We’re great at connectivity in Cambridge. But what I’m talking about here is infrastructure connectivity – mobile, fixed, wi-fi, and whatever else will follow on…You may already know that I chair the Connectivity Group within Cambridge Ahead, so this is a subject close to my heart. A discussion in advance of Grant Thornton’s #VibrantCambridge event earlier today asked me to look at how I would motivate people to think about connectivity – so here we go.
Good connectivity provides more opportunity for the adoption of technology and this is how we can achieve value as individuals, businesses and communities; particularly as we build on the era of connected devices, things and people.
For example, connectivity could assist with one of Cambridge’s biggest issues – transport. Did you know that a single digit percentage difference in rush hour traffic could make a significant impact on congestion? In the same vein, if Cambridgeshire adopted a time-shift approach for its workers it could also have a massive impact on our gridlocked streets. Better internet connectivity – either at purpose built hubs (or by leveraging halls, shared space around the outskirts of the city), on roads, public transport and homes could assist both of these specific issues.
Still on transport, how many times have you searched for a parking space? Knowing where to find a free space could reduce congestion by 30% according to a Silicon Valley study, giving us another use of technology enabled by real-time connectivity.
But there is much more – as connectivity extends to things, and individuals, we’ll start to need connectivity more and more – think smart home applications; think remote monitoring of our elderly to notify us of falls or inactivity; and last week’s #IoTUKBoost meeting, Everynet talked about low power networks for measuring rodent activity! The list becomes only limited by your imagination and pretty much, without fail, will require some degree of connectivity.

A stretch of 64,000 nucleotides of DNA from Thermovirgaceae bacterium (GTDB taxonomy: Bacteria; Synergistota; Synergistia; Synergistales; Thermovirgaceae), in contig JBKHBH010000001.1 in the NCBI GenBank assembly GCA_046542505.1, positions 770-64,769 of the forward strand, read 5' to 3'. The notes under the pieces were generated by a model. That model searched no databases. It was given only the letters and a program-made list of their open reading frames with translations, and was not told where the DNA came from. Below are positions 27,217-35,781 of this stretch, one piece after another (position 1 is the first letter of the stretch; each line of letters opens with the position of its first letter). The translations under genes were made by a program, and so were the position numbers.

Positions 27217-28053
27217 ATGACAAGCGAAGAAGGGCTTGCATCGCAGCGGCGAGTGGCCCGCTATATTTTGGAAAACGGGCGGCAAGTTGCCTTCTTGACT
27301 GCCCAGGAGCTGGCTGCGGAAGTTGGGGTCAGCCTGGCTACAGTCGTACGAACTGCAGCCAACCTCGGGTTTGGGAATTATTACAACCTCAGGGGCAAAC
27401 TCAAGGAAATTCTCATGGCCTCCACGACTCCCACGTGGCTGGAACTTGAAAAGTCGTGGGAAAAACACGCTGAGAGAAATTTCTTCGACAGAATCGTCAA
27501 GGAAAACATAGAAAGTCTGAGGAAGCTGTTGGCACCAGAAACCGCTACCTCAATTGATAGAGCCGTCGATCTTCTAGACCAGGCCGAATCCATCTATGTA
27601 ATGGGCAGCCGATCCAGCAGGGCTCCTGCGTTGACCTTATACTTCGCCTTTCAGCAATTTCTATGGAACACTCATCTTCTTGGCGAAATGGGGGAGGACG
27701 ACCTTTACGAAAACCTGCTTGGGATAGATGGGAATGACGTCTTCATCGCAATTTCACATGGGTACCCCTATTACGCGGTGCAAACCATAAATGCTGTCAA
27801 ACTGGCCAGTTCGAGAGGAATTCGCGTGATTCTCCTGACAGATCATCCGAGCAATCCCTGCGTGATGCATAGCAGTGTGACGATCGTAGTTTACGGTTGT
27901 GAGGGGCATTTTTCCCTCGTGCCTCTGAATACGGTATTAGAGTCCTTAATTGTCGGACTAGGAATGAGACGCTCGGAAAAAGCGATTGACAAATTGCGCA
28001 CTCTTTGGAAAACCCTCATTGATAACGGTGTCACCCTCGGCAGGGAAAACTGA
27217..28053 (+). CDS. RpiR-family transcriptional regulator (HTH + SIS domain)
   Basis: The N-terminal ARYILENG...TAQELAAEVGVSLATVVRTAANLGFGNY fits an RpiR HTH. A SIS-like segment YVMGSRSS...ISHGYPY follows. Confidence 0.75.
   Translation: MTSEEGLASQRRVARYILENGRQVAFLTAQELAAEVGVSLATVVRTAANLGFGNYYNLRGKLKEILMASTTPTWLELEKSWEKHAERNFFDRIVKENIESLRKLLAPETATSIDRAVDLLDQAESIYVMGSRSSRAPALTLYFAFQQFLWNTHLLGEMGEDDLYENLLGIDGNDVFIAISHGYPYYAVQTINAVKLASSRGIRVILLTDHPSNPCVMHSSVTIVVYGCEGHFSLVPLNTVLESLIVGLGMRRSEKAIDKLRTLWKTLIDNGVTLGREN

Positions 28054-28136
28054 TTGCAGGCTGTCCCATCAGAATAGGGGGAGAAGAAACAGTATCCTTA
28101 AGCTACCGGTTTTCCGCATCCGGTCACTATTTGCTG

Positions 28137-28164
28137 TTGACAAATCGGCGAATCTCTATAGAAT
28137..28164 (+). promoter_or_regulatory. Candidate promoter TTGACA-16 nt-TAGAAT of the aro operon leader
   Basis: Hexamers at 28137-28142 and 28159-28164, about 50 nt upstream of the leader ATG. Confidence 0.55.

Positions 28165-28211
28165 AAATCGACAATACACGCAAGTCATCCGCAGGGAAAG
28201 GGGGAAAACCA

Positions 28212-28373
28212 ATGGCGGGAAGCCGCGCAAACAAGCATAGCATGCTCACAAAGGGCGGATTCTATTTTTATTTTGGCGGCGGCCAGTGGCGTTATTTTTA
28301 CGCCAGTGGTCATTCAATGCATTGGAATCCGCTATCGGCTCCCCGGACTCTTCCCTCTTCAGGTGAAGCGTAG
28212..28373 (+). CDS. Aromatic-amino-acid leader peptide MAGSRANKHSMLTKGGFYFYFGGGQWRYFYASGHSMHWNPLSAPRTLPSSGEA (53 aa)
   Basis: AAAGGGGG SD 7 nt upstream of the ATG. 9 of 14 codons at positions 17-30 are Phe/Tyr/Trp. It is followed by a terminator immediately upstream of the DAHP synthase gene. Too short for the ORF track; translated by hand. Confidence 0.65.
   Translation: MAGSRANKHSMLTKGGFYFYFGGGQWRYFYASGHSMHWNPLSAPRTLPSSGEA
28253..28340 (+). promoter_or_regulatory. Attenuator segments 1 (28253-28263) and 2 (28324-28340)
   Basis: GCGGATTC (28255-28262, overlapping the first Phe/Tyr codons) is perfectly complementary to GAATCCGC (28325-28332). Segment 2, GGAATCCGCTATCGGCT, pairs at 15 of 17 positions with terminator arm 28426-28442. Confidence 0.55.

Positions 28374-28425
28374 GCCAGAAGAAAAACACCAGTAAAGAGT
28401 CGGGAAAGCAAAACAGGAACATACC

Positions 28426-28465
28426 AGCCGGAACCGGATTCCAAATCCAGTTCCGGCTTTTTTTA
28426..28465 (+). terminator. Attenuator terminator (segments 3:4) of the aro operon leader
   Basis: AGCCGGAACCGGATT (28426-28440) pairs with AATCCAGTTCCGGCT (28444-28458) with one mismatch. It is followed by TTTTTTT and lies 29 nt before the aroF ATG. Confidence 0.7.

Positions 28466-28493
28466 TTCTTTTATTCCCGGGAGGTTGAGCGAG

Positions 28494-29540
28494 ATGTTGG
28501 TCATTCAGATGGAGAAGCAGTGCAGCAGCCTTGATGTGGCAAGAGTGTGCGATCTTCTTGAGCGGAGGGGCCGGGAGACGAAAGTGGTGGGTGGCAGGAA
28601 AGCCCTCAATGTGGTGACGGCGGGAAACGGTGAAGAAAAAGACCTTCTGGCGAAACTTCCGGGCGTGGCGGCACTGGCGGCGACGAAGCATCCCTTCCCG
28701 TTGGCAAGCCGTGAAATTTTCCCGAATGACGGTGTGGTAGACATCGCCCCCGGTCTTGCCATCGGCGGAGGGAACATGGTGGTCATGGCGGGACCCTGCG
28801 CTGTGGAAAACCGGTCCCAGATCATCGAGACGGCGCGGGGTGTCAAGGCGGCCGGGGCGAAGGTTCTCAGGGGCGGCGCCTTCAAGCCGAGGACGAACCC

Connectivity is not a nice to have, it is a necessity for Cambridge to be a vibrant city to retain and attract residents as well as businesses.
So what can we do differently?
We have already proved we can own the problem as a community. Our #CambsNotspotter campaign was run in 2016 to identify notspots in the mobile phone infrastructure across the Cambridge region. The crowdsourced initiative generated over 1m data points, allowing us to talk to operators on their level and foster a measured improvement plan in mobile connectivity. This will hopefully also stand us in good stead when it comes to putting in a proposal to be a 5G test bed city as the preliminary report suggests there is great(er) interest in cities that have already started to take responsibility of their own infrastructure.
We are just about to launch a proof of concept called camroam. Anyone in academia will have heard of a system called eduroam – students in the city (and across the globe) have a massive advantage with secure Wi-Fi connectivity, and camroam is about trialling an approach for businesses to leverage a similar system. Watch this space for more news and links on how to get involved.
But why stop there. 2 of our Cambridge sages also sit in my Connectivity Group and have thrown other ideas into the mix worth considering: –
- Charles Cotton suggested that connectivity (mobile and fixed broadband) should be part of the energy performance certificate when you buy a home, and
- David Cleevely doesn’t get why lamp posts should just be for lights! He thinks they should be utility posts – imagine if every lamp post was a connectivity source for all to use! Why couldn’t they also facilitate free Wi-Fi?
Our uniqueness is our people, how they network and how they interact – so as part of the #VibrantCambridge discussion I want us all to think about how being a vibrant city will require ubiquitous, always-on connectivity.
Now I don’t expect everyone to start coming up with direct connectivity suggestions (although they are very welcome to!). I also don’t expect people to worry about what can feasibly be done. But what I would ask is for us all think of the ‘art of the possible’ and it’ll then more than likely have connectivity as the enabler!
So #VibrantCambridge as an event may now be over, but it is the start of the discussion. I want to know, from you, what you think about connectivity and how we can develop our infrastructure ahead of demand.
Email me at firstname.lastname@example.org and I’ll share the outputs with you all.